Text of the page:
12 Responses to Could You Send Me Some Comment Spam Instead?

  1. J. Andy Lambert says:

    Is this commenter serious? Wow! It’s not surprising that some backwards extremist still think like this. I suppose I shouldn’t be surprised that they can’t keep their mouth shut. Oh and a side note you write a great blog and I enjoy your tweets. Keep up the great work and the good fight.

    -J. Andy Lambert (soon to be CP)
    Aspiring Attorney

  2. Michael says:

    On the bright side, it’s nice to know that Henry Wade reads your blog.

  3. Anon. says:

    And [redacted] and her husband!

  4. north dallas lawyer says:

    Anon, 7:02

    It is extremely inappropriate for you to associate that type of language with the [redacted]. And if you are going to do it, have the balls to post your actual name. Don’t be a coward.

    Collin Dean Kennedy

    [Point well taken. Thanks, Collin. MB.]

  5. B.W. MaGurk says:

    Ya know, when I was growing up here in Texas – 65 years ago – my granny used the term “NIgger” quite frequently, as did the rest of my family. The definition of the word that I learned from them, aunts, uncles, mother and grandmother, was that a nigger was a no-account, lazy, shiftless, bum who refused to work. Race or color didn’t enter into it.
    I learned something else from my rural family too, the important thing is character and attitude. Color, religion, nationality or a persons social status was something that made that person just that much more interesting.
    When I think of it, the people that I went to church with were a lot like that too.
    Too bad we aren’t like that today.

    • Mary O'Grady says:

      Sorry, but that “[r]ace or color didn’t enter into it” dog just won’t hunt. No white child ever came home from school crying after being called a nigger.

  6. wtto says:

    It’s scary to remember that people who believe that could end up on a jury. (If they don’t talk about it during voire dire).

  7. Anon. says:

    Dear Collin: “It is extremely inappropriate for you to associate that type of language with the [redacted]. ” Huh? There was no inaprropriate language used in the post and the post merely trails preceded it. You made an inappropriated assumption of what Bennett redacted. In addition, Bennett’s comment was disengenuous in that it supported your mistaken presumption. Also, I don’t work for HCDA and and I won’t respond to the foul and inappropriate language that is apparently endorsed by Bennett and other blog hosts.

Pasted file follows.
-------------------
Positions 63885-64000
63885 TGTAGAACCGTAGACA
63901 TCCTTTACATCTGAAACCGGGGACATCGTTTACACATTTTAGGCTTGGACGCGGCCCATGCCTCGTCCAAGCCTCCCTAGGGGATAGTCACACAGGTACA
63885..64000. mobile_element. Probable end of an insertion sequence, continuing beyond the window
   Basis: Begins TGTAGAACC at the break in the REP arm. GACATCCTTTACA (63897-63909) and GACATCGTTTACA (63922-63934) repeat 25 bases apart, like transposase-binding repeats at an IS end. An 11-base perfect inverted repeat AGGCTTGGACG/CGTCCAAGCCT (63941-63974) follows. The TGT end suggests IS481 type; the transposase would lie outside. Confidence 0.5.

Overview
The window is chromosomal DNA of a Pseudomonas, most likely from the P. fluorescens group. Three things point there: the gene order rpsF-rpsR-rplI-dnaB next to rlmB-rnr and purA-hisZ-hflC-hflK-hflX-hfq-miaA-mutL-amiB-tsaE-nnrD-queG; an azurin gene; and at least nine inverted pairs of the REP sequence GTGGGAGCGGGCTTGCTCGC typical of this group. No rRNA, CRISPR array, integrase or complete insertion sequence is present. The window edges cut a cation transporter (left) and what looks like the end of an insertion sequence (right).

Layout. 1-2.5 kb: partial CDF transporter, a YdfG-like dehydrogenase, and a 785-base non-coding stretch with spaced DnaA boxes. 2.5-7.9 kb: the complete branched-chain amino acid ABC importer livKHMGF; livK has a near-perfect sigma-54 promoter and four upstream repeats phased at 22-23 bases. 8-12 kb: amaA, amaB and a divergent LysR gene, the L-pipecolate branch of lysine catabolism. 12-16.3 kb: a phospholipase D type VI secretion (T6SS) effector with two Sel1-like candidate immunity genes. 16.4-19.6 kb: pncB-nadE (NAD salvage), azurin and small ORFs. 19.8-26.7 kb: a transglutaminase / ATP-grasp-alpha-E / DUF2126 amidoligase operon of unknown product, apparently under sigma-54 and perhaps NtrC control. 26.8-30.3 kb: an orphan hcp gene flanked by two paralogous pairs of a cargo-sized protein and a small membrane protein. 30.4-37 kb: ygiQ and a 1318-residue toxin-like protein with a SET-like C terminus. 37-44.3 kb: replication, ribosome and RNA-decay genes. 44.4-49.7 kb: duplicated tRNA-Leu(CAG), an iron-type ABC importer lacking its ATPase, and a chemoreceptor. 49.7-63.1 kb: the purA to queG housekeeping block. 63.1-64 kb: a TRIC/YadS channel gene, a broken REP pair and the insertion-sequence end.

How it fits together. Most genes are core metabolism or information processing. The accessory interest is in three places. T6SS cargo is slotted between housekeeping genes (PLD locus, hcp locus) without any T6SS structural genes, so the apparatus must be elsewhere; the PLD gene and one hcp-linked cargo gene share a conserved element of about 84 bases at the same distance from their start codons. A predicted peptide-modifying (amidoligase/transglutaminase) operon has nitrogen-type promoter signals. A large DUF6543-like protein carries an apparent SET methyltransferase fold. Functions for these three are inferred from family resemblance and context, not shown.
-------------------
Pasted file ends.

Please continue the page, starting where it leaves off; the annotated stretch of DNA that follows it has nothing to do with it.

• Mark Bennett says:

      You are welcome to say just about anything you want here, provided that you sign your name to it. If you choose to remain anonymous, you’re generally still welcome to comment as long as you refrain from ad hominem attacks.

      Collin reasonably read your post as associating Ms. Redacted and her husband with the type of language used by the commenter. As did I. I’d love to see another explanation for the implication you intended, but the ruling stands.

  8. north dallas lawyer says:

    Dear Still Anonymous:

    Give me a break. Your post clearly insinuated (even if jokingly) that the aforementioned people could have posted the comment made the basis of Mark’s thread on this subject.

  9. Anon. says:

    No other explanation is necessary and I did not ask for a ruling. Your assumption of what was intended by the comment is reaching and it remains in error, but further discussion is fruitless. We’lll have to leave it a disagreement. Let’s move on, shall we?

  10. Xanthippas says:

    Too bad we aren’t like that today.

    Another case of “good old days” syndrome. As discriminating (ahem) as your family might’ve been back then with that term, I can promise you that most of the people who used it then generally overapplied it to include all blacks, and that anybody who uses it today probably does the same.

    As to the commentator who prompted this post…imagine that guy getting on a jury somewhere. Do you think he’s a free with his opinions about various races before judges, as he is on the intertubes?

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